Stop those annoying phantom traffic jams by not tailgating say researchers

We have all been there, sitting in traffic for an hour only to finally get to where traffic is flowing again and realize there is no reason for the jam. A pair of researchers from the MIT Computer Scientists and Artificial Intelligence Laboratory (CSAIL) has recently shown that we could have fewer of these phantom traffic jams if we just stopped tailgating.

According to the researchers, maintaining an equal distance between cars on either side of you, something that the researchers call "bilateral control" will get you where you are going twice as fast. If you think an end to tailgating is unlikely to happen, you aren't alone. Self-absorbed drivers don't easily change their habits and even the researchers admit this won't change anytime soon.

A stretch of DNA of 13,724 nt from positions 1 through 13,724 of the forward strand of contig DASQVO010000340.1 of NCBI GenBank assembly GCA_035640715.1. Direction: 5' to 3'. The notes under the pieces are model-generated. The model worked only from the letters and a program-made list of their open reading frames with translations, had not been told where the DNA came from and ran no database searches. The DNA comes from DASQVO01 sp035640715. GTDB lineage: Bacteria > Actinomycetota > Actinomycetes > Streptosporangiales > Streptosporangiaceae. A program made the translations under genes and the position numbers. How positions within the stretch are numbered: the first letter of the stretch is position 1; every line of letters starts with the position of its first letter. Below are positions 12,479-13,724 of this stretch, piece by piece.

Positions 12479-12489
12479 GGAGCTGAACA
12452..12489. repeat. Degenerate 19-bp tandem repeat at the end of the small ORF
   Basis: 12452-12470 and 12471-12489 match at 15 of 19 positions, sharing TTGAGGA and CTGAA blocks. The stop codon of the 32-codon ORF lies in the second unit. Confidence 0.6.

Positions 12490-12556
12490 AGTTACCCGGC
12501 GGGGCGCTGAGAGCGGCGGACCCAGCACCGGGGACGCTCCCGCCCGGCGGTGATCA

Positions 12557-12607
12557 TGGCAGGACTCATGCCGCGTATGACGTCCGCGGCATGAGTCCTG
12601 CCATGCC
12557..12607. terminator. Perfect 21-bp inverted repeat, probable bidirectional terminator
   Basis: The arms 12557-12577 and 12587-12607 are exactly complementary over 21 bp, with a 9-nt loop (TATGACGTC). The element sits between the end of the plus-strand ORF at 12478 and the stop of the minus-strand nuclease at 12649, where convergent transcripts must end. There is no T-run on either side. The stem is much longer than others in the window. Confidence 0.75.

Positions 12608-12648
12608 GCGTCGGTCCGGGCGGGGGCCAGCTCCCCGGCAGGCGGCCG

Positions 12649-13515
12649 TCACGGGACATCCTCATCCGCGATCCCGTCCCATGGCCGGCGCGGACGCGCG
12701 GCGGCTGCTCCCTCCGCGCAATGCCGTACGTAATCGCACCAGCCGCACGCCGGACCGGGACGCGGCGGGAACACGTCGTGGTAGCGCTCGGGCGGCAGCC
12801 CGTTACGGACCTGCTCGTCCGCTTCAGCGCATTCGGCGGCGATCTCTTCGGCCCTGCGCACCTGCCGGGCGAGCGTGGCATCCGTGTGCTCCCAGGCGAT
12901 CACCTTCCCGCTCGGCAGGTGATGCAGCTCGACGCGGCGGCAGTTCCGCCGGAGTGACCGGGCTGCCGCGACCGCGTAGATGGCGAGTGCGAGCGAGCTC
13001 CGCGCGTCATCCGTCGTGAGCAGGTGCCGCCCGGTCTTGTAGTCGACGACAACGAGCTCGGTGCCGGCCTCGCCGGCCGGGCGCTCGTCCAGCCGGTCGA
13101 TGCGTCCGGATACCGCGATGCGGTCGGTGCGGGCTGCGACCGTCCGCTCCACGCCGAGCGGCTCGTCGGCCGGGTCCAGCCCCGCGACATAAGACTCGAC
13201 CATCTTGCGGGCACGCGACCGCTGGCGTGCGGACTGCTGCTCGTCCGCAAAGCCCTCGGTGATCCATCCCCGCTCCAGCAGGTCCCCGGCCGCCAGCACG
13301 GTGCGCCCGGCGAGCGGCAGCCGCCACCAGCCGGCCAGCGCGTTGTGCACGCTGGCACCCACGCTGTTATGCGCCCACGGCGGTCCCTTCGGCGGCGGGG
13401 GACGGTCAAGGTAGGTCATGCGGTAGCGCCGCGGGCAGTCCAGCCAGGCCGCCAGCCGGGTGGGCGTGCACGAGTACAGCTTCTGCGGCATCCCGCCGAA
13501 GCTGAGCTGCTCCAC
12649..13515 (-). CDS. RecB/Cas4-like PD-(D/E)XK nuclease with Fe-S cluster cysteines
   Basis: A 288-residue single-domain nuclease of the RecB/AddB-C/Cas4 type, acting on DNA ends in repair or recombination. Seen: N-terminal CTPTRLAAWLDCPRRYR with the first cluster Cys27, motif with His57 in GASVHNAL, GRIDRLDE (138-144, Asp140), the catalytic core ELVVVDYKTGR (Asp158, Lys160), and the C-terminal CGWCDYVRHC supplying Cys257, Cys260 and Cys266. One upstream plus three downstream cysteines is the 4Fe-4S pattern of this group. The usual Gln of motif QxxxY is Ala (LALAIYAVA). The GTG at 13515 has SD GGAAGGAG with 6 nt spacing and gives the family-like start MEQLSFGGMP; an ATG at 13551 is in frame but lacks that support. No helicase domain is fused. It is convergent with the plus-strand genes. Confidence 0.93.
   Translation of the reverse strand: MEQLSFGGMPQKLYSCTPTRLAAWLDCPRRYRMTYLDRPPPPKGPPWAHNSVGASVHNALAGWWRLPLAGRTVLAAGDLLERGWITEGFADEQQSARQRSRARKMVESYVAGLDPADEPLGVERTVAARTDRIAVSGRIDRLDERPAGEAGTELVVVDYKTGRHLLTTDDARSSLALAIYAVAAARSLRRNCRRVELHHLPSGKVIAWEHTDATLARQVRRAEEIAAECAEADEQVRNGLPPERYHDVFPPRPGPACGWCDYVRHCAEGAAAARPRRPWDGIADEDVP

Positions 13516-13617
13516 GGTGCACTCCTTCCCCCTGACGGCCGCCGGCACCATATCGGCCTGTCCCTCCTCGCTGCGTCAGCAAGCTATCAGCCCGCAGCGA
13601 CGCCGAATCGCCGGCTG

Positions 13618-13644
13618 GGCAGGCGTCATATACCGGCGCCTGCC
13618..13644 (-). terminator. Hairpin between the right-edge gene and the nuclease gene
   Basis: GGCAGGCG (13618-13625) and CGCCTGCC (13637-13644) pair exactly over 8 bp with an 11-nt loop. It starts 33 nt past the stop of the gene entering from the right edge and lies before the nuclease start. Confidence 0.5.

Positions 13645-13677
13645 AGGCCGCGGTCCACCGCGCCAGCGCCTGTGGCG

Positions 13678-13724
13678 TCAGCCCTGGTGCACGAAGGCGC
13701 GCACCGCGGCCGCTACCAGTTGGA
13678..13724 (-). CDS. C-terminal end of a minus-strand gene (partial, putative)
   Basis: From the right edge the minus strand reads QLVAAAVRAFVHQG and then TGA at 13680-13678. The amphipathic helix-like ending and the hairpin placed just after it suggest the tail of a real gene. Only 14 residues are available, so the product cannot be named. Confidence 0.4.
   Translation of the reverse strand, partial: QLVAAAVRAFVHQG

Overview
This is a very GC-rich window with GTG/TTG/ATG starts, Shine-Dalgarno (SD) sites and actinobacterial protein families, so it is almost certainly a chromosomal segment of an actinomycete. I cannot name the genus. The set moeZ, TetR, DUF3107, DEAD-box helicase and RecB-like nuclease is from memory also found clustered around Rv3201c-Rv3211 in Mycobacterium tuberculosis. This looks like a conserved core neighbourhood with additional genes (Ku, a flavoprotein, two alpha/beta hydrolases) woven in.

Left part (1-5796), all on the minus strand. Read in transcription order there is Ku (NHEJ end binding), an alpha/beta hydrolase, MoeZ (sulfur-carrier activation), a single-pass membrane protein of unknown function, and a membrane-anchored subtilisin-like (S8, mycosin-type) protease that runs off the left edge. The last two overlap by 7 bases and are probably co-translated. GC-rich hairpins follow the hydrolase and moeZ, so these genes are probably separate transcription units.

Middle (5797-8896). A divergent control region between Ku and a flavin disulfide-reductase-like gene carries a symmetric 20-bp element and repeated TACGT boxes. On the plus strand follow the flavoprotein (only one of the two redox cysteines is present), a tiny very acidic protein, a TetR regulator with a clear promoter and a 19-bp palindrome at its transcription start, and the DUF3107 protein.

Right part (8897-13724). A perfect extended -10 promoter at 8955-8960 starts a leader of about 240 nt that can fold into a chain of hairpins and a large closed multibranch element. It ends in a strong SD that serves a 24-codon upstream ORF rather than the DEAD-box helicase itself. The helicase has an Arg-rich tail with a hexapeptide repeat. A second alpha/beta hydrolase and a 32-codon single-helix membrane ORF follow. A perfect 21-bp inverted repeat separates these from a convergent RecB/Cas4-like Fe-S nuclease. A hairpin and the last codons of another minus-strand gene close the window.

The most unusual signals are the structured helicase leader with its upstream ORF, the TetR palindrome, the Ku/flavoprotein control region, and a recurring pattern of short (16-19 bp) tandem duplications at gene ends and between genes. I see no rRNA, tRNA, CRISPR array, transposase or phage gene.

Rather researcher Berthold Horn believes that most of this change is going to be on the automotive manufacturers to roll out effective adaptive cruise control systems. These systems will allow oblivious drivers to maintain distance from other vehicles and help eliminate phantom traffic jams.

Horn says that if only a small percentage of cars were fitted with adaptive cruise systems with sensors in the front and rear bumpers, it could noticeable improve traffic. Currently, adaptive cruise systems have sensors only in the front bumper.

Similar techniques called platooning have been tested, but that technique requires detailed coordination and a large network of connected vehicles. The approach the CSAIL team has devised only requires new software for adaptive cruise systems and some inexpensive hardware changes. The team thinks this method is much more easily implemented and can have a big impact on traffic conditions.